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County Officials Downplay Clean-Up Work at Old Courthouse as Routine and Preventative

| July 5, 2016

The old portion of the old courthouse--now a parochial school--is 90 years old. It's undergoing some air conditioning work. (© FlaglerLive)

The old portion of the old courthouse–now a parochial school–is 90 years old. It’s undergoing some air conditioning work. (© FlaglerLive)

For more than a week the air conditioning system in the old portion of the old Flagler County Courthouse—now the First Baptist Christian Academy, a thriving parochial school—has been undergoing some adjustments and repairs after a problem was discovered late in the school year. ServPro, the local environmental clean-up company, has been carrying out the work under contract by the county, which still owns the building.

School and county officials say the repairs are a combination of routine maintenance and preventive measures, and both discount concerns that there are any new mold or other environmental issues in the building. The original portion of the building, which fronts onto State Road 100, or Old Moody Boulevard, is 90 years old. Mold issues in the building have been previously documented: it was one of the reasons Bunnell returned the building to the county after taking ownership. But the entire building, including the annex, built in 1982, underwent extensive and expensive renovations when the Baptist school took it over last year.

“I wouldn’t term it like mold clean-up, I think it’s probably a result of the AC, the duct work,” Heidi Petito, the county’s director of facilities, said of ServPro’s work, which had been scheduled before the summer. “No lead paint or any issues I’m aware of, it’s just regular cleaning and maintenance.”

Petito said that in June a school staffer had turned down a room in the general assembly room—one of the former court rooms—to 60 degrees, then forgot to turn it back up. With such cool temperatures and the warmer attic space, it caused condensation, “so there was some damage to the ceiling tiles that had to be removed,” Petito said. That, she said, was the extent of the physical repair to the structure.

The county’s cost of the contract with ServPro is in the $20,000 range, Petito said, though that, too, is part of the arrangement with the school: the building is leased to the academy, but the air conditioning is still the responsibility of the county.

“For the peace of mind for our staff, students and families,” Pastor Kevin Lautar, a director at the school, said in an email, “we have asked that ServPro be involved in the ongoing maintenance of the air quality in the building to ensure that moisture, mold or mildew are not issues now or moving forward. We have been satisfied with the county’s and ServPro’s performance regarding these important issues.”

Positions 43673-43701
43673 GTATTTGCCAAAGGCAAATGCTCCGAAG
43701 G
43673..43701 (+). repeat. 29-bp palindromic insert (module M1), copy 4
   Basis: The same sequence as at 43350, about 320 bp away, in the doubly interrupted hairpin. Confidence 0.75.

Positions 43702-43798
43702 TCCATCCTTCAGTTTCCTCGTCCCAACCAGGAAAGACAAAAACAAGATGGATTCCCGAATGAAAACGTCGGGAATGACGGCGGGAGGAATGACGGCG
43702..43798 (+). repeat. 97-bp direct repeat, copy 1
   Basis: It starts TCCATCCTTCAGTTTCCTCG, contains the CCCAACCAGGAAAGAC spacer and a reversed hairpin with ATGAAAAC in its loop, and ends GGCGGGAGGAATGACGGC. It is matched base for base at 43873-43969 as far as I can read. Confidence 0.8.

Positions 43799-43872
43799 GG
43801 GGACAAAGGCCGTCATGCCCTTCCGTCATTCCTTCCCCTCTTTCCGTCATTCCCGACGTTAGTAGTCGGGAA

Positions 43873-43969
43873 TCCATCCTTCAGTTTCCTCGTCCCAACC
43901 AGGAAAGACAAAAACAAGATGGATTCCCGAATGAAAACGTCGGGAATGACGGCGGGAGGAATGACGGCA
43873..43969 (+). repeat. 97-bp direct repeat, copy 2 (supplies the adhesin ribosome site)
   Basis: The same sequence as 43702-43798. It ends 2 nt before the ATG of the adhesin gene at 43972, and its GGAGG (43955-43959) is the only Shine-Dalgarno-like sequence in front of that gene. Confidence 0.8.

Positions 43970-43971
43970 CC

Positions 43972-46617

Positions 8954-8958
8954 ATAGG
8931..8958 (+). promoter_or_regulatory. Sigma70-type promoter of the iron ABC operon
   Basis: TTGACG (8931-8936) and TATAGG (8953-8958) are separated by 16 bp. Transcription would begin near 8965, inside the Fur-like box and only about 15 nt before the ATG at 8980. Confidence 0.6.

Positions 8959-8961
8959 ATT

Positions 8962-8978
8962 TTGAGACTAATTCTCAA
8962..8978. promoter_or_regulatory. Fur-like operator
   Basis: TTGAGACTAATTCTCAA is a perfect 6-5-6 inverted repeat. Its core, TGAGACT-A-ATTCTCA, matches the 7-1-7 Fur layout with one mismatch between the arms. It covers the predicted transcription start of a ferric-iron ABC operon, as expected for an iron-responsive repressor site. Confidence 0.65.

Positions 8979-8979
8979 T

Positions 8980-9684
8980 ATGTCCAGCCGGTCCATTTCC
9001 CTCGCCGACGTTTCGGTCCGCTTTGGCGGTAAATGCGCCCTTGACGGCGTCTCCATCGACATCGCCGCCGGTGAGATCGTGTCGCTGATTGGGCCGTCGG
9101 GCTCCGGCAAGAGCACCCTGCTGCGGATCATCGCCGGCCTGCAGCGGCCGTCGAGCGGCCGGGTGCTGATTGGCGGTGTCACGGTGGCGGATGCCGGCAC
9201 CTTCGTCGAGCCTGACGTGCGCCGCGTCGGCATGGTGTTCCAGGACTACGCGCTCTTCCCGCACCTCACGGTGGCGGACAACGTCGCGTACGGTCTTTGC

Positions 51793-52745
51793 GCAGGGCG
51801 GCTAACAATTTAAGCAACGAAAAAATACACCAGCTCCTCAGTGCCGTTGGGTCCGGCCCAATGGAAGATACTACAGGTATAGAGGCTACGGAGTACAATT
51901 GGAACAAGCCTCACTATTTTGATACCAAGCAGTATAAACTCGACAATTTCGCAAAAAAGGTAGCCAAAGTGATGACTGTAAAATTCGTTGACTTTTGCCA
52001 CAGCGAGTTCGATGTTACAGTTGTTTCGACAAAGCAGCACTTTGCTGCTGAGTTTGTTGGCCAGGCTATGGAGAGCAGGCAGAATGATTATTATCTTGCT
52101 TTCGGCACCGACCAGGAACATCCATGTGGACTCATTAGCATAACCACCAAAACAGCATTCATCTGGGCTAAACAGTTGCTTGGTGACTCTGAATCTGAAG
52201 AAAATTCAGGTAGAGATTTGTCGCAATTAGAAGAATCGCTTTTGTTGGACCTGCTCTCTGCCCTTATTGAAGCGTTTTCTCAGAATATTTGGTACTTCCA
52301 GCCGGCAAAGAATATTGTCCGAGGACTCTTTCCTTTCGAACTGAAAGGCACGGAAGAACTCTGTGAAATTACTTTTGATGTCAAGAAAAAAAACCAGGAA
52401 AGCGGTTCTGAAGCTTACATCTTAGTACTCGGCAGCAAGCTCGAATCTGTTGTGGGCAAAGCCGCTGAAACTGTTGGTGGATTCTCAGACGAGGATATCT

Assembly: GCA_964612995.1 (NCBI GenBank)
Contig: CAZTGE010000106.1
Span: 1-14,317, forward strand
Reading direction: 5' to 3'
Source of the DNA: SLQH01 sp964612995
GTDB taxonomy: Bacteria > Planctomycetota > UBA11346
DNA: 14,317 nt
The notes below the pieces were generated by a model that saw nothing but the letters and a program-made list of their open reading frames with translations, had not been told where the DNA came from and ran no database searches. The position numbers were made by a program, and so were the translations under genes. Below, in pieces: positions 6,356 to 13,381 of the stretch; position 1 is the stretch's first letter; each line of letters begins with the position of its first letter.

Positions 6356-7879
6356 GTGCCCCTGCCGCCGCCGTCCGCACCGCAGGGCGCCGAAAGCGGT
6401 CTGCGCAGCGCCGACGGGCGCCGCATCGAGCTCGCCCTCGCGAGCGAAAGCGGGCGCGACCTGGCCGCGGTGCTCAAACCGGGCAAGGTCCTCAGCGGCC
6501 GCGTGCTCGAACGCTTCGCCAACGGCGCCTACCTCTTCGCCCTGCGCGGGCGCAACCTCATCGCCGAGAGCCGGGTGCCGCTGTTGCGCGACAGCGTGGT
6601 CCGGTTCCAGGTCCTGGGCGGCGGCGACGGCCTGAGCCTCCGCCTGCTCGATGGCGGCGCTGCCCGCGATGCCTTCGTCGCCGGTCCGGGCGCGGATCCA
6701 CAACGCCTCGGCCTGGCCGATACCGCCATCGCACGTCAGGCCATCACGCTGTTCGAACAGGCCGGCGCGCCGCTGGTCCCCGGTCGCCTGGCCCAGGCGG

Lautar stressed that there have been no maintenance issues in the annex building, where all classes are held during the school year. “The work being done only pertains to the administration space of the Academy,” he said. “This facility has proven to be an excellent fit for our Academy and we look forward with great anticipation to see what the futures holds.”

Lautar explained the ongoing maintenance matter in the older part of the building this way: “During this maintenance, it was discovered that the air conditioning systems in the administration space is running too efficiently with too much tonnage. This means that the air is cooling too fast without being properly conditioned and there is some moisture left in the air. This is not a big concern in the fall, winter and springtime because the humidity is not as high. However, in the summertime, any extra humidity can be a concern. Because of this, the air conditioning systems are being reengineered to adjust the tonnage and the attic space above the administration area is being sealed and insulation being laid.”

Petito said thermostats have been added to the system to prevent it from being turned up or down by more than four degrees, thus reducing the likelihood of air being cooled too much, too rapidly, and causing the sort of condensation issue the AC did in June.

Two people familiar with the work going on inside said that workers had been instructed to be as little visible as possible, with whatever materials being cleaned up and taken out of the building taking place after dark, again to minimize visibility—and workers suiting up inside the building for the environmental work, so as not to alarm anyone. They said the county had directed the workers to be as circumspect as possible. Petito, however, said “there’s nothing to hide as far as doing regular clean-up and maintenance.”